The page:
TMR approach can lift yields efficiently
THERE is only one way to reach a 10,000-litre a cow yield efficiently – that is to feed a total mixed ration to all cattle from a few days old.
So Danish milk producer Aage Villumsen told the conference. In less than two years, since he bought his uncles farm, he has increased yields from 8900 to 11,300 litres a cow on twice-a-day milking.
But his farm is restricted, with only 40ha (100 acres) and 40 cows. "Many producers think keeping more cows will make them more money, but often profit goes down. Why not go from 100 cows to 80 cows and learn to get things right? That will give you more profit.
"Producing high yields is no problem, but you need to clean up your act. For a small farm to be a big business you need to be better than others."
Take care of every detail, such as giving cows some milking ration before calving, he advised. Despite focusing on detail, his ration is still simple. It includes maize silage, molasses, rape, soya, fishmeal, hay and minerals.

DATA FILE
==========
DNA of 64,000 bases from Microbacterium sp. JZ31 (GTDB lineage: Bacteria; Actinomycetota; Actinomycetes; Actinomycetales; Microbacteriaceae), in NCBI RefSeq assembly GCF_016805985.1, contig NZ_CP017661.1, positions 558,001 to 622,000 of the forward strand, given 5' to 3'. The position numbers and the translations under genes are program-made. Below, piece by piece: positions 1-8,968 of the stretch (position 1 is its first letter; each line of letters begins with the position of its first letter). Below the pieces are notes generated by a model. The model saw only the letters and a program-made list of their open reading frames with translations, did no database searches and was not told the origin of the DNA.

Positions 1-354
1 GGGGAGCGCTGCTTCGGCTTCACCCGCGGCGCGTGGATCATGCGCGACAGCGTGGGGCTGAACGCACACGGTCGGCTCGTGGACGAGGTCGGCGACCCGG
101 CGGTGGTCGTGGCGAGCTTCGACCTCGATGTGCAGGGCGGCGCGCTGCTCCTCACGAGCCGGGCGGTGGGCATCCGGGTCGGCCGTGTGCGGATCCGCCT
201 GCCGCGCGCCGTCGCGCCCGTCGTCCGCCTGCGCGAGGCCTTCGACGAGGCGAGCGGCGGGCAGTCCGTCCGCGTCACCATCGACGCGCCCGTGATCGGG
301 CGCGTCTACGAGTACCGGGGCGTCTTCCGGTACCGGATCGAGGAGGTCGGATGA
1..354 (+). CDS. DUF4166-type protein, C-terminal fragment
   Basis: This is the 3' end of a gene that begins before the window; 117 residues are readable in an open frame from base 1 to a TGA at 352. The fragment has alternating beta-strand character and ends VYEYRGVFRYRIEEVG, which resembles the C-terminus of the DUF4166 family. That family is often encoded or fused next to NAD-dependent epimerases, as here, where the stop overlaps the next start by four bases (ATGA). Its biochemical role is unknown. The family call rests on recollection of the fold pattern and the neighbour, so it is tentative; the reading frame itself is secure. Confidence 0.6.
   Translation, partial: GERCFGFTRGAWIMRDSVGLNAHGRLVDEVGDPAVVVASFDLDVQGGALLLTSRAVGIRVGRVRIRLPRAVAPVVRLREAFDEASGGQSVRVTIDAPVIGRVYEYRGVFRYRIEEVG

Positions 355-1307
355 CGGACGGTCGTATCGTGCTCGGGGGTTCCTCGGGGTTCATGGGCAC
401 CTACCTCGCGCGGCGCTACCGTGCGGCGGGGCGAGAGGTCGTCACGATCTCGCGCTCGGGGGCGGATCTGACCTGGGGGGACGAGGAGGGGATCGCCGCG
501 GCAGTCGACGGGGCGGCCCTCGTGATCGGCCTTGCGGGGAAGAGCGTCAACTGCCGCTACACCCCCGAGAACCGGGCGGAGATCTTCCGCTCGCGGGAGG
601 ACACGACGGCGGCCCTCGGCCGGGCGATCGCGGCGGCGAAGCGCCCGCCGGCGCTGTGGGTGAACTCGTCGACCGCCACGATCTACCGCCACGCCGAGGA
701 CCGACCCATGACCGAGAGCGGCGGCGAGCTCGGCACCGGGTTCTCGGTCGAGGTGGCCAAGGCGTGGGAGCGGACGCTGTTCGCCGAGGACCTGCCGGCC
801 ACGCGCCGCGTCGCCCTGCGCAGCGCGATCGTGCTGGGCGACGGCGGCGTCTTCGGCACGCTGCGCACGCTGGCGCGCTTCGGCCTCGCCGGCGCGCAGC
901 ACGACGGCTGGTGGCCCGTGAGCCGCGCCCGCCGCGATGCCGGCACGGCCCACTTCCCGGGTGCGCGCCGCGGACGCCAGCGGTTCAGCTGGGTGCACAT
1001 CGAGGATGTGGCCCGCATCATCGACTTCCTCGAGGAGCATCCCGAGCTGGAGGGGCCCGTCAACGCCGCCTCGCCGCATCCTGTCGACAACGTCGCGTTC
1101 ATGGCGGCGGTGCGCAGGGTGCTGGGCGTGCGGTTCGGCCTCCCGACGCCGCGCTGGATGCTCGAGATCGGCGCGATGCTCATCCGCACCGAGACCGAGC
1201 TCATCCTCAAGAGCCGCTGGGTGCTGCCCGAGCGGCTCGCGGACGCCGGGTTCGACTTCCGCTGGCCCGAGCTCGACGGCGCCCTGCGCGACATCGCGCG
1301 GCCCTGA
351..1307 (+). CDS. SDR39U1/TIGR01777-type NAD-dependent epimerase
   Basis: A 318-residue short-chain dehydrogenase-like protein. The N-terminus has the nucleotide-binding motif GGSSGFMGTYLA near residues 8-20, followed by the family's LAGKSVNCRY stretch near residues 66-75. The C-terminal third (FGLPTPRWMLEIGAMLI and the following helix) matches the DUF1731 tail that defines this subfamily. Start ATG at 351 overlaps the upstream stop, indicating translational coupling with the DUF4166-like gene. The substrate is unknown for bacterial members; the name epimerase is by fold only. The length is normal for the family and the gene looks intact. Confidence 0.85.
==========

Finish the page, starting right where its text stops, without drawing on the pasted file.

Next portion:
Besides being fed to milkers, the ration is fed to cows in the last three weeks of the dry period. They receive three hand shovelfuls each, with ad-lib straw and dry cow minerals. It is also fed to calves from two days to seven-months-old and then restricted and fed with rough hay for older heifers. "Small, fat heifers dont milk well. I cant get enough into them to produce high yields unless they are fed rough hay to fill them out."
One of Mr Villumsens key objectives is that the cow ration is used to produce milk efficiently. He believes feed conversion efficiency is more important than dry matter intake – currently averaging 20.8kg DM a cow – as a measure of successful rationing.
Feed conversion efficiency has increased from 1.6 litres milk/1kg feed to 1.8 in the past year, he said. To achieve this, he believes it is best to feed maize or whole-crop and have the correct energy and protein level in feed. Then, the ration must be the same every day, any changes must be carefully planned and good quality feed bought in.
UK producers should aim to produce 1.5 litres/kg of feed, and should bear in mind that an increase of 0.1 litres/kg feed produces an extra two litres of milk a cow, he added.